CTF Field Guide

Exploiting Binaries 2

In this module, we continue to examine the ways that native applications can be exploited and focus on using return-oriented programming (ROP) to achieve that goal. ROP is the process of stitching together existing executable fragments of code ending in a return instruction. By creating chains of addresses of these ‘gadgets’ one can write new programs without introducing any new code.

Keep in mind that you will need to be flexible in identifying methods to exploit programs. Sometimes it’s necessary to abuse a vulnerability multiple times in the course of an exploit. At times, you may only want to use a ROP bridge to make your shellcode executable and, at others, you may want to use a payload written entirely in ROP. Occasionally, the layout of memory makes unorthodox methods of exploitation favorable. For example, have you considered manufacturing an uncontrolled format string vulnerability using ROP?


The lectures this week will discuss return oriented programming (ROP) and code reuse to bypass protections that disallow the execution of attacker-provided data. These lectures go into much greater detail on exploitation and build upon some of what was discussed last week.


Similar to the previous lesson, there are two executable files located in this folder when you clone the repository. Exploits for each of these programs will require the use of return-oriented programming to read the flags. This week, there is no access to source code provided. You will need to reverse engineer the binaries to discovery the vulnerabilities and the techniques required to exploit them. Use the same Ubuntu 14.04 (32-bit) virtual machine as the previous lesson.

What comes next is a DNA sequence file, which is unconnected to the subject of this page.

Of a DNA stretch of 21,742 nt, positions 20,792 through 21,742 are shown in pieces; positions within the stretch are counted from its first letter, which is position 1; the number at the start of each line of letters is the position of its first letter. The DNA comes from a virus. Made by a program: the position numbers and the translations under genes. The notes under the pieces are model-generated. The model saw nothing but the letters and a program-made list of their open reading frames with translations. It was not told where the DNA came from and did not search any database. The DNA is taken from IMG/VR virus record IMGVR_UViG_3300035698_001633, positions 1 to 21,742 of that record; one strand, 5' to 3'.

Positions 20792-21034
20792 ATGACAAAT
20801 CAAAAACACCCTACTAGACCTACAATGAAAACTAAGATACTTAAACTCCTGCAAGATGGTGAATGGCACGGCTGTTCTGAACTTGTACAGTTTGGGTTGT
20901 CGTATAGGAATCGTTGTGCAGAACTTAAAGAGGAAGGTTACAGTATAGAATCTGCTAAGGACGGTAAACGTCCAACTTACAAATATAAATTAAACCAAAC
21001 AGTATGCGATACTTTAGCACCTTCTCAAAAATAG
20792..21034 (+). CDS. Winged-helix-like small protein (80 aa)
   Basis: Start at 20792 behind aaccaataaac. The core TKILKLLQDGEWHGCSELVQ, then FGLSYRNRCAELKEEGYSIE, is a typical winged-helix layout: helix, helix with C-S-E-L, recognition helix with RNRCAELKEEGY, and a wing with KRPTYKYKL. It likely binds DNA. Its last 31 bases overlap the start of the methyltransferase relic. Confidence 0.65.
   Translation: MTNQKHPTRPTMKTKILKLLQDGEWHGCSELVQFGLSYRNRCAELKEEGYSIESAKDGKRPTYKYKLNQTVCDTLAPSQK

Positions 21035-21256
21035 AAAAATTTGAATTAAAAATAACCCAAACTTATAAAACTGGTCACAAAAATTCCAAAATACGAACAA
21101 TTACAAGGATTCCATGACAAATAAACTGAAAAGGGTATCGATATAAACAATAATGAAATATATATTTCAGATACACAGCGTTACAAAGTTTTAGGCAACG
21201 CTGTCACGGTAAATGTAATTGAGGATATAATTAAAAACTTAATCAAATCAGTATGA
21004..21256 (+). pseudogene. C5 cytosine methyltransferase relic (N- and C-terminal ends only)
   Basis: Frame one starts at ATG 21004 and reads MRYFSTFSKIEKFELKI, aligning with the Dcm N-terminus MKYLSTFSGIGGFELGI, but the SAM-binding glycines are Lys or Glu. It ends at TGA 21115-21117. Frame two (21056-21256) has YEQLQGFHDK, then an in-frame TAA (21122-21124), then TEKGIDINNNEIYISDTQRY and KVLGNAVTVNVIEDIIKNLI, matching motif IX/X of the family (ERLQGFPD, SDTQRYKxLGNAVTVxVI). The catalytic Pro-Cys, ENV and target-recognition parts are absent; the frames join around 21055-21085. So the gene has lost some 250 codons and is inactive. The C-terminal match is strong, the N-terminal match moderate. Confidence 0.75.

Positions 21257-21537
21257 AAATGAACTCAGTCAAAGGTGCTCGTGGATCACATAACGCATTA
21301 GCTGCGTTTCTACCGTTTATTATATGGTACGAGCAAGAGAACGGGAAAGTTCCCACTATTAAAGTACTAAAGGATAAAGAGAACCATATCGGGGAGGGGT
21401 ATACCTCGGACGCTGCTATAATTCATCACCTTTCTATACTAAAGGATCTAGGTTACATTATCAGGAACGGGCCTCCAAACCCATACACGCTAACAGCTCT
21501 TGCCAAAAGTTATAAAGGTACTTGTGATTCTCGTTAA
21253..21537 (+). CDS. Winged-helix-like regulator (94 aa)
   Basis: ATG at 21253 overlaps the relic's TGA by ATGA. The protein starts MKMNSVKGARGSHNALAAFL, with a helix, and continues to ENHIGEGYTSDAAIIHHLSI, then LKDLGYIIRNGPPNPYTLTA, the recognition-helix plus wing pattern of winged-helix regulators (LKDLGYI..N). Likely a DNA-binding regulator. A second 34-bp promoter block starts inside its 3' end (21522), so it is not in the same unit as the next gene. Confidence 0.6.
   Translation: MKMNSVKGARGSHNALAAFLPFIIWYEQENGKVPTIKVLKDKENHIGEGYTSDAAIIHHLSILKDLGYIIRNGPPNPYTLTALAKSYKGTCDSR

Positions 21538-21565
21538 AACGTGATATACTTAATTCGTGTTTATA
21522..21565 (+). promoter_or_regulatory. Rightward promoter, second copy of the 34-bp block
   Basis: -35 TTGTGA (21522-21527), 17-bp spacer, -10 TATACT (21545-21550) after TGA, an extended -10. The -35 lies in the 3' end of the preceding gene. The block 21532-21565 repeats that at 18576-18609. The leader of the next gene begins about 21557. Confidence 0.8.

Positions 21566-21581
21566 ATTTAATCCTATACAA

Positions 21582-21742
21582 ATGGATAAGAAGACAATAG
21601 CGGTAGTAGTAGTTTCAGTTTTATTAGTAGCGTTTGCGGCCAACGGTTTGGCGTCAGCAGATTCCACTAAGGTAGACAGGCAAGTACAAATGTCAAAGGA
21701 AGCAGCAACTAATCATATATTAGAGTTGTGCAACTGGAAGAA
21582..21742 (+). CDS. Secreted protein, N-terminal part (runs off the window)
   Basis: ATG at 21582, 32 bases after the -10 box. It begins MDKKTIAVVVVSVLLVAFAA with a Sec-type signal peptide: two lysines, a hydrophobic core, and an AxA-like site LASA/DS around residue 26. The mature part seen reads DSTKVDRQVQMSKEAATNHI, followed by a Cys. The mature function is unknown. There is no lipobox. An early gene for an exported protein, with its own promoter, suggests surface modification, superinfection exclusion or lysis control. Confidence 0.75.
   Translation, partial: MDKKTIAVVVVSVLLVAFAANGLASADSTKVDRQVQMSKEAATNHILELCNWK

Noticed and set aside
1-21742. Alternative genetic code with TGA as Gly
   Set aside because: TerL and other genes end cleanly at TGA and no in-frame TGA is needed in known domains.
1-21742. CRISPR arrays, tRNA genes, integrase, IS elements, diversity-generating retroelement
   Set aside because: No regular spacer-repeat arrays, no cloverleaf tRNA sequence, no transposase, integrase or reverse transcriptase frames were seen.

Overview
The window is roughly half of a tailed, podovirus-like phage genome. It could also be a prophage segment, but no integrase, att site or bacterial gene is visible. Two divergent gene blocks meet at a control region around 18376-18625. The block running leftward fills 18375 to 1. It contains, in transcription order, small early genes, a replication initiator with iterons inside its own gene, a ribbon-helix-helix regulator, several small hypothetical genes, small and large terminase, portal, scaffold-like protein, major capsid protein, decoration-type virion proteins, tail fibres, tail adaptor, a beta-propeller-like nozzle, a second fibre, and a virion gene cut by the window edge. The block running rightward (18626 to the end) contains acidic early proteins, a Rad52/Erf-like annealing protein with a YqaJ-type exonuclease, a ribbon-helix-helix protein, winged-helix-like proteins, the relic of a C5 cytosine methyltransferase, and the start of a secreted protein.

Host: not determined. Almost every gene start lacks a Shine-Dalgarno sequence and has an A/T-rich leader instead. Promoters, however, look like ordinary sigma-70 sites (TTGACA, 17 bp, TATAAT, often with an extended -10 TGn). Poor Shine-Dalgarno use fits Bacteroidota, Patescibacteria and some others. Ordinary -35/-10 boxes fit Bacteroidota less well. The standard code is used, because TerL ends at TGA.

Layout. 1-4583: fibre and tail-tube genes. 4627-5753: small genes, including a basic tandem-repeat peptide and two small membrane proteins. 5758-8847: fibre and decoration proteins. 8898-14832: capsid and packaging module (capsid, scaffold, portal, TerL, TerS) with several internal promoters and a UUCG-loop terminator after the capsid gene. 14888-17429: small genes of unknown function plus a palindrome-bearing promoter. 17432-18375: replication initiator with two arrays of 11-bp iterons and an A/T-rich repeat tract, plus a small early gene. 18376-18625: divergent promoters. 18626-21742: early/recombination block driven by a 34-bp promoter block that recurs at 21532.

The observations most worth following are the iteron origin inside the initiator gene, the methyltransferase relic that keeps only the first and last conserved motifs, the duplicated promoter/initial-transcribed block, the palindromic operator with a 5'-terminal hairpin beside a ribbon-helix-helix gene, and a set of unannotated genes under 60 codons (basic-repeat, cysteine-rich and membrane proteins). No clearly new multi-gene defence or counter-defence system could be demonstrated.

Run the bc program. It will listen on port 12345.

Challenge: space

Run host.sh in the same directory as the space program. It will listen on port 12348.

Challenge: rop_mixer

Run host.sh in the same directory as the rop_mixer program. It will listen on port 12349.


Refer to the tools from last week. If you haven't already, you should become familiar with the binutils suite for *NIX. Tools like readelf, strings, objdump, objcopy, and nm are frequently helpful. Use your package manager and the manpages to install and read about their use.

Several tools exist to aid specifically in the creation of exploits that reuse code. They are more specialized than a standard disassembler because they look for executable snippets of code suitable as ROP gadgets (between instructions, in .rodata, etc).